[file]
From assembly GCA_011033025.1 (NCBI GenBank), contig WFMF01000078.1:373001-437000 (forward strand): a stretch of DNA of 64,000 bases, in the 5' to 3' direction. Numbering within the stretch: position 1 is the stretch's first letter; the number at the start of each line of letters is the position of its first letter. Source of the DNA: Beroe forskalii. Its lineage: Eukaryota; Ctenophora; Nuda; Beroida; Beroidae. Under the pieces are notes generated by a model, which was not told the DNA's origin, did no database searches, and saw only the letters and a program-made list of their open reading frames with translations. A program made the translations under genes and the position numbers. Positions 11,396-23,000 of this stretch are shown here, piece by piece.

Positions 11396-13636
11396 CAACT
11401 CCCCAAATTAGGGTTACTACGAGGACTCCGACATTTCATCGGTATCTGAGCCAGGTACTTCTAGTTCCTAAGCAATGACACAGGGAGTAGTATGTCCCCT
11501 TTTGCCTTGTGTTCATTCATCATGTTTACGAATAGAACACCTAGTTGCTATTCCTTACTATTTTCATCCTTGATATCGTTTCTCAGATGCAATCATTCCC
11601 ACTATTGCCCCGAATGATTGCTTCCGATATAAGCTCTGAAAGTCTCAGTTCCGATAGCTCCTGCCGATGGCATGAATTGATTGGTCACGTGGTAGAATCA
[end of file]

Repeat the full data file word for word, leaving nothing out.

From assembly GCA_011033025.1 (NCBI GenBank), contig WFMF01000078.1:373001-437000 (forward strand): a stretch of DNA of 64,000 bases, in the 5' to 3' direction. Numbering within the stretch: position 1 is the stretch's first letter; the number at the start of each line of letters is the position of its first letter. Source of the DNA: Beroe forskalii. Its lineage: Eukaryota; Ctenophora; Nuda; Beroida; Beroidae. Under the pieces are notes generated by a model, which was not told the DNA's origin, did no database searches, and saw only the letters and a program-made list of their open reading frames with translations. A program made the translations under genes and the position numbers. Positions 11,396-23,000 of this stretch are shown here, piece by piece.

Positions 11396-13636
11396 CAACT
11401 CCCCAAATTAGGGTTACTACGAGGACTCCGACATTTCATCGGTATCTGAGCCAGGTACTTCTAGTTCCTAAGCAATGACACAGGGAGTAGTATGTCCCCT
11501 TTTGCCTTGTGTTCATTCATCATGTTTACGAATAGAACACCTAGTTGCTATTCCTTACTATTTTCATCCTTGATATCGTTTCTCAGATGCAATCATTCCC
11601 ACTATTGCCCCGAATGATTGCTTCCGATATAAGCTCTGAAAGTCTCAGTTCCGATAGCTCCTGCCGATGGCATGAATTGATTGGTCACGTGGTAGAATCA